It’s been scientifically proven: happiness is derived from experiences, not things

Happiness can often mean different things to different people. Everyone has their own perspective on how to be happy but what does science have to say about it?

I recently did some reading about Psychology Professor Thomas Gilovich from Cornell University in New York. He has conducted four studies relating to the subject of happiness over decades, from these studies, he came to the scientific conclusion that happiness is derived from experiences, not things.

Experiences tend to bring people more happiness than possessions

A major recurring theme in Gilovich’s work is the importance of experience over owning material things. In one study he focused on the purchases people make, comparing how they felt spending money on material possessions versus experiential purchases. From this, he found that people were ultimately much happier as a result of experiences (aka travel, going somewhere or doing something).

“People often think spending money on an experience is not as wise an investment as spending it on a material possession,” says Gilovich. “They think the experience will come and go in a flash, and they’ll be left with little compared to owning an item. But in reality we remember experiences long afterward, while we soon become used to our possessions. At the same time, we also enjoy the anticipation of having an experience more than the anticipation of owning a possession.”

In a talk about barriers to gratitude, Gilovich explained that a survey of his students at Cornell University found that the students enjoyed their conversations about their experiences over conversations about their material purchases. Which meant that happiness from experiential purchases can be more enduring than that from material purchases. A main rreason for this is that experiences make for better stories, cultivate personal identity more, and connect people to each other.

Why do material posessions not give us as much joy?

A quote that I loved from Gilovich explains that “One of the enemies of happiness is adaptation. We buy things to make us happy, and we succeed. But only for a while. New things are exciting to us at first, but then we adapt to them.”

Gilovich talked about how people often have more regrets over not participating in experiences than for buying possessions. An example is that you may regret more not going on a weekend away with your friends than not buying a new dress (I know I do!).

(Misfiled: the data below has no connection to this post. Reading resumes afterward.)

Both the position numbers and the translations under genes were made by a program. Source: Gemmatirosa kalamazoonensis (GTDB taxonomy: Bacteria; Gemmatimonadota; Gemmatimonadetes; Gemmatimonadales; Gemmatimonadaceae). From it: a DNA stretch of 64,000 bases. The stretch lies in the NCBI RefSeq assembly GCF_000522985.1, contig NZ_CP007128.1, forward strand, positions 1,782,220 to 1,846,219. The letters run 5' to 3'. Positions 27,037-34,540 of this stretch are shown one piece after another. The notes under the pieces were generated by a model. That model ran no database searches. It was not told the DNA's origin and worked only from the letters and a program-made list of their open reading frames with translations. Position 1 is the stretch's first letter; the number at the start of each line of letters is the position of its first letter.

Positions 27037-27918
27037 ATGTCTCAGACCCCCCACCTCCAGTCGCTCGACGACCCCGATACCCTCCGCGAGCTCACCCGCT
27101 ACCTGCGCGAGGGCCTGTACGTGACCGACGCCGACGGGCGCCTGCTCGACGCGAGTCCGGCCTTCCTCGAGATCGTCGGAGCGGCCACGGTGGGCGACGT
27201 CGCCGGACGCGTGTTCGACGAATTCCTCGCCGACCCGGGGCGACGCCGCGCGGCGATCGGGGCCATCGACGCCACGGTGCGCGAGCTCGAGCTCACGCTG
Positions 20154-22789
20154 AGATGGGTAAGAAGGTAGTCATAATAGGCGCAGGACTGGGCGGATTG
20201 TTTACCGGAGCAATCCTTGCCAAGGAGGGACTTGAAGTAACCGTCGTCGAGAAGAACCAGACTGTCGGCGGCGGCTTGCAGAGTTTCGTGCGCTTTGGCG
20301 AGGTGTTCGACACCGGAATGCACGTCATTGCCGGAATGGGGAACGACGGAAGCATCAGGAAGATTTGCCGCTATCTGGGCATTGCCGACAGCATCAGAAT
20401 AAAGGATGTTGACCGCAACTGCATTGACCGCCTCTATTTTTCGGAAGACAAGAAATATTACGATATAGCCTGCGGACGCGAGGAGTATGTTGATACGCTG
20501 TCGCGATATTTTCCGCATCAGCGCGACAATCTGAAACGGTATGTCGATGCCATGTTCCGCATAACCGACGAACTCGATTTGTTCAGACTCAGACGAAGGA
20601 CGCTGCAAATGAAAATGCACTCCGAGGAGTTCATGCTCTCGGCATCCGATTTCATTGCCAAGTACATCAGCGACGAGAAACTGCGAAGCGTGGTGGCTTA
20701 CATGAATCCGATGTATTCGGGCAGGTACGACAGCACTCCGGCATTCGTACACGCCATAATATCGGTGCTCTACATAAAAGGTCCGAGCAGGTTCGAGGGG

He found that we experience the same amount of happiness when we buy something we want and when we go travelling. There is an important difference between the two though. The amount of happiness we get from our purchase falls over time, whereas the memories of travelling continue to give us happiness hormones for longer. Pretty cool huh?

One major reason for why experiences matter more to us than material objects is that experiences are usually social. Think about the recent experience you have had, they are usually with people you love like your friends or family. Being with these people during you experiences like travel, makes them so much more valuable and memorable.

You’ll regret more the things that you didn’t do rather than the things you did

I particularly loved this quote from one of Gilovich’s talks: “Mind your peaks and ends. You won’t remember the length of your vacation experience, but you’ll remember the intensity. And do something special at the end.”

Is it time to get out and do something memorable?

Maybe it’s time to start spending your money on experiences over possessions. Plan a trip, try a new sport, go away for the weekend, go hiking… We are, according to Gilovich, “the sum total of all our experiences.” 

A new dress or a new table will just become another posession that you own, whereas every new adventure and memory can become a source of joy that stays with you for the rest of your life.

One things I have taken away from this… it’s time for me to start planning my next getaway!



Postrel, Virginia (September 9, 2004). “In New Age economics, it’s more about the experience than about just owning stuff.”. New York Times. Economic Scene. cited in “In New Age economics, it’s more about the experience than about just owning stuff.”.

Shannon Clarke - Editor, The Wild Hideaway
Shannon Clarke - Editor, The Wild Hideaway

Shannon is a travel and lifestyle writer with a keen taste for global adventure – whether it be snorkeling in the waters of Fiji, or exploring the art and architecture of Barcelona. When Melbourne calls her back home, she spends most of her time exploring and planning weekend road trips. To fund all of her trips, Shannon is a freelance writer and marketer – she was named the Australian Young Marketer of the year in 2017!

Find me on: Web | Twitter | Instagram | Facebook

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